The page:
JpGU-AGU Joint Meeting 2020

Presentation information

[E] Oral

A (Atmospheric and Hydrospheric Sciences ) » A-AS Atmospheric Sciences, Meteorology & Atmospheric Environment

[A-AS11] Aerosol impacts on air quality, climate system, and our society

convener:Teppei J Yasunari(Arctic Research Center, Hokkaido University), Kyu-Myong Kim(NASA Goddard Space Flight Center), Hongbin Yu(NASA Goddard Space Flight Center), Toshihiko Takemura(Research Institute for Applied Mechanics, Kyushu University)

[AAS11-07] Effective Radiative Forcing Estimates of Anthropogenic Aerosols in MRI-ESM2

*Naga Oshima1, Seiji Yukimoto1, Makoto Deushi1, Tsuyoshi Koshiro1, Hideaki Kawai1, Taichu Y Tanaka1, Kohei Yoshida1 (1.Meteorological Research Institute)

Keywords:Radiative forcing, Aerosols, Short lived climate forcer, Climate change, Earth system model, CMIP6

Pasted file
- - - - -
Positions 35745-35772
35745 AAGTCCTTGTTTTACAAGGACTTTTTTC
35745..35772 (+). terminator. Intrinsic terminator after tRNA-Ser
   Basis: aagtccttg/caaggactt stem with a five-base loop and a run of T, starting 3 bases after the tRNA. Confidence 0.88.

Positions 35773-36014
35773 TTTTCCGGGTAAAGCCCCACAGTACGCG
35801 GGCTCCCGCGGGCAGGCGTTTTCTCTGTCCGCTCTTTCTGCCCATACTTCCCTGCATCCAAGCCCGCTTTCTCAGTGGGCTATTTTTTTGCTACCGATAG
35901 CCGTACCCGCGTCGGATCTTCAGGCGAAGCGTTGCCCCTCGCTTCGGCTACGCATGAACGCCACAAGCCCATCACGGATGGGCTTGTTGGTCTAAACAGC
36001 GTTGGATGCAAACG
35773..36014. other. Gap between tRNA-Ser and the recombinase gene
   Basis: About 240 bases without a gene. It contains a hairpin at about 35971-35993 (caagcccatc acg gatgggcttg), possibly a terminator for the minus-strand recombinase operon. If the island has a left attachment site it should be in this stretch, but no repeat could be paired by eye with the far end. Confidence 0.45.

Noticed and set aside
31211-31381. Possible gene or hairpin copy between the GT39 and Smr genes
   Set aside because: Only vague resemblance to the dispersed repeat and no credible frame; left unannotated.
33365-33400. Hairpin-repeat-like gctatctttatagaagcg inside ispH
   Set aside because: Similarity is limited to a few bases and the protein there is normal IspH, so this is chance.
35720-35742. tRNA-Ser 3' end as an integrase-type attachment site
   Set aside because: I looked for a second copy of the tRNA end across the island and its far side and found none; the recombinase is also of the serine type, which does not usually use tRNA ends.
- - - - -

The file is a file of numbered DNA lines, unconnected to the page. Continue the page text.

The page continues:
The effective radiative forcing (ERF) of anthropogenic gases and aerosols in present-day conditions (year 2014) relative to preindustrial conditions (year 1850) is estimated using the Meteorological Research Institute Earth System Model version 2.0 (MRI-ESM2.0) as part of the Radiative Forcing Model Intercomparison Project (RFMIP) and the Aerosol and Chemistry Model Intercomparison Project (AerChemMIP), endorsed by the sixth phase of the Coupled Model Intercomparison Project (CMIP6). The global mean total anthropogenic net ERF estimate at the top of the atmosphere (TOA) is 1.96 W m-2, and is composed mainly of positive forcings due to carbon dioxide (1.85 W m-2), methane (0.71 W m-2), and halocarbons (0.30 W m-2) and of negative forcing due to total aerosols (-1.22 W m-2). The total aerosol ERF consists of approximately 25% from aerosol-radiation interactions (-0.32 W m-2), 80% from aerosol-cloud interactions (-0.98 W m-2), and slightly from surface albedo changes caused by aerosols (0.08 W m-2). The ERFs due to aerosol-radiation interactions consist of opposite contributions from light-absorbing black carbon aerosols (0.25 W m-2) and from light-scattering sulfate (-0.48 W m-2) and organic aerosols (-0.07 W m-2) and is pronounced over the emission source regions. The ERFs due to aerosol-cloud interactions are prominent over the source and downwind regions, caused by increases in the number concentrations of cloud condensation nuclei and cloud droplets in low-level clouds. Concurrently, increases in the number concentration of ice crystals in high-level clouds caused by anthropogenic aerosols, particularly over the tropical convective regions, cause both substantial negative shortwave and positive longwave ERFs in MRI-ESM2.0. These distinct forcings can largely cancel each other out in terms of the radiation budget at the TOA; however, significant longwave radiative heating of the atmosphere caused by high-level clouds suggests the importance of further studies on the interactions of aerosols with ice clouds.